Sc.
Es.
T.
Sc.
Es.
T.
Optimal flow
526.7603
Optimal flow
518.1651
With Single Pump
Simulated flow Flow Errors
521.3726
5.3877
With 2 Pumps in Parallel
Simulated flow Flow Errors
518.0742
0.0909
114
Errors in Prop.
1.02%
Errors in Prop.
0.01%
5.6 Summary
5.6
Summary
A two-layer control scheme for solving the mix-integer optimization problem of pump
scheduling in water distribution networks has been presented in this chapter. With
the definition of two layers: where the upper layer works in one-hour sampling time,
uses a MPC strategy to optimize a continuous-variable flow model to produce set-point
pump flows for the lower layer; the lower layer translates the optimal continuous setpoints flow into ON-OFF pump operations using a scheduling method, this mix-integer
problem may be solved efficiently.
With the two-layer control scheme, large scale distribution water networks with
many pump stations and other elements may be optimized using limited computational
effort. Similarly, the method proceeds through feasible solution, so that the possibility
of not reaching a feasible solution is avoided. The effect of tuning parameters (sampling time and pump configurations) of the scheduling algorithm is a trade-off between
scheduling accuracy and computation load.
115
Part IV
Concluding Remarks and Future
Work
116
Chapter 6
Conclusions and Future Work
In this thesis, multi-layer MPC schemes have been proposed and applied to complex
water systems (as regional and distribution networks).
The motivation of managing regional water networks, which are composed by the
supply, transportation and distribution functional layers, comes from the difficulty and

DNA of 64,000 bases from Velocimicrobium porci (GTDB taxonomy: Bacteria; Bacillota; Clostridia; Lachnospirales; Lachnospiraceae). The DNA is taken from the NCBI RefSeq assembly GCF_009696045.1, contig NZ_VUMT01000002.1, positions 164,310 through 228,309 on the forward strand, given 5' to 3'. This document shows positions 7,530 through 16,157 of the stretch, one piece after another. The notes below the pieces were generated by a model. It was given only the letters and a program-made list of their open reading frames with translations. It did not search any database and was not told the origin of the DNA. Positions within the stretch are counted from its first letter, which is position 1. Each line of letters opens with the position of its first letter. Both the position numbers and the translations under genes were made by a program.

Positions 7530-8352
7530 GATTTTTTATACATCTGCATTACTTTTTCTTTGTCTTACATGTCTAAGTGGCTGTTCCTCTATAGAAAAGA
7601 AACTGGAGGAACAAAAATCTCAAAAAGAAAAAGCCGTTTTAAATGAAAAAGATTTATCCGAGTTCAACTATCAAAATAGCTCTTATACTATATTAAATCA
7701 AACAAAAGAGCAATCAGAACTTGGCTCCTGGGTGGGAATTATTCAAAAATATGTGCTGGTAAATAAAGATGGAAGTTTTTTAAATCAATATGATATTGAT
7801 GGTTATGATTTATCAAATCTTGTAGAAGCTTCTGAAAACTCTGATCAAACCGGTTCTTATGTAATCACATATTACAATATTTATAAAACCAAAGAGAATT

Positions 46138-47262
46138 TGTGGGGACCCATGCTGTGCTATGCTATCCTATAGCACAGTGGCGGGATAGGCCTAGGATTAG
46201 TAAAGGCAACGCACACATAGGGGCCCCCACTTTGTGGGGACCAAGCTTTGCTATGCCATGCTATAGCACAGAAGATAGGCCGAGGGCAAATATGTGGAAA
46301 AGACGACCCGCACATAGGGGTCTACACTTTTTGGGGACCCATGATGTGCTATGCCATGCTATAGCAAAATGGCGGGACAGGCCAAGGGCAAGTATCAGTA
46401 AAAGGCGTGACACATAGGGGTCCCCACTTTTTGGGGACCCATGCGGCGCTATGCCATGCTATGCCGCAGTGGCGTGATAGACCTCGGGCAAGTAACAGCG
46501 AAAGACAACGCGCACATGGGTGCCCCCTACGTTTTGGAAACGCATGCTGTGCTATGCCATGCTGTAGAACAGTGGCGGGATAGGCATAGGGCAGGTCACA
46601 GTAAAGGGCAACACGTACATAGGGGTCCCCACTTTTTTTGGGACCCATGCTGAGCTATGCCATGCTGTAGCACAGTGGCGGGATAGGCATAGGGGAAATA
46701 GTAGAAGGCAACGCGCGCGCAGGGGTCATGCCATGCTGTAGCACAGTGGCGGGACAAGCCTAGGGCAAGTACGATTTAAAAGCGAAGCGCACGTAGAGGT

necessity of optimizing water systems from a global perspective with sustainable water
use, environmental maintenance and economical reduction, etc.
In the specific parts of regional water networks, different control objectives with
different time horizon and specific difficulties appear. In the distribution layer, which
aims at supplying water to domestic users, the non-linear convergence difficulty of
optimizing the hydraulic model and the mixed-integer problem of pumping scheduling
problem in DWNs have also been proposed and fulfilled.
6.1
Contributions
The contributions of this thesis are the following
• MPC controllers for different functional layers (supply and transportation layers) of regional water network have been developed, implemented and tested in
simulation with realistic simulators. These controllers allow to achieve control
objectives with specific time horizon according to the dynamics of each layer.
• A multi-layer temporal coordination strategy to negotiate MPC controllers in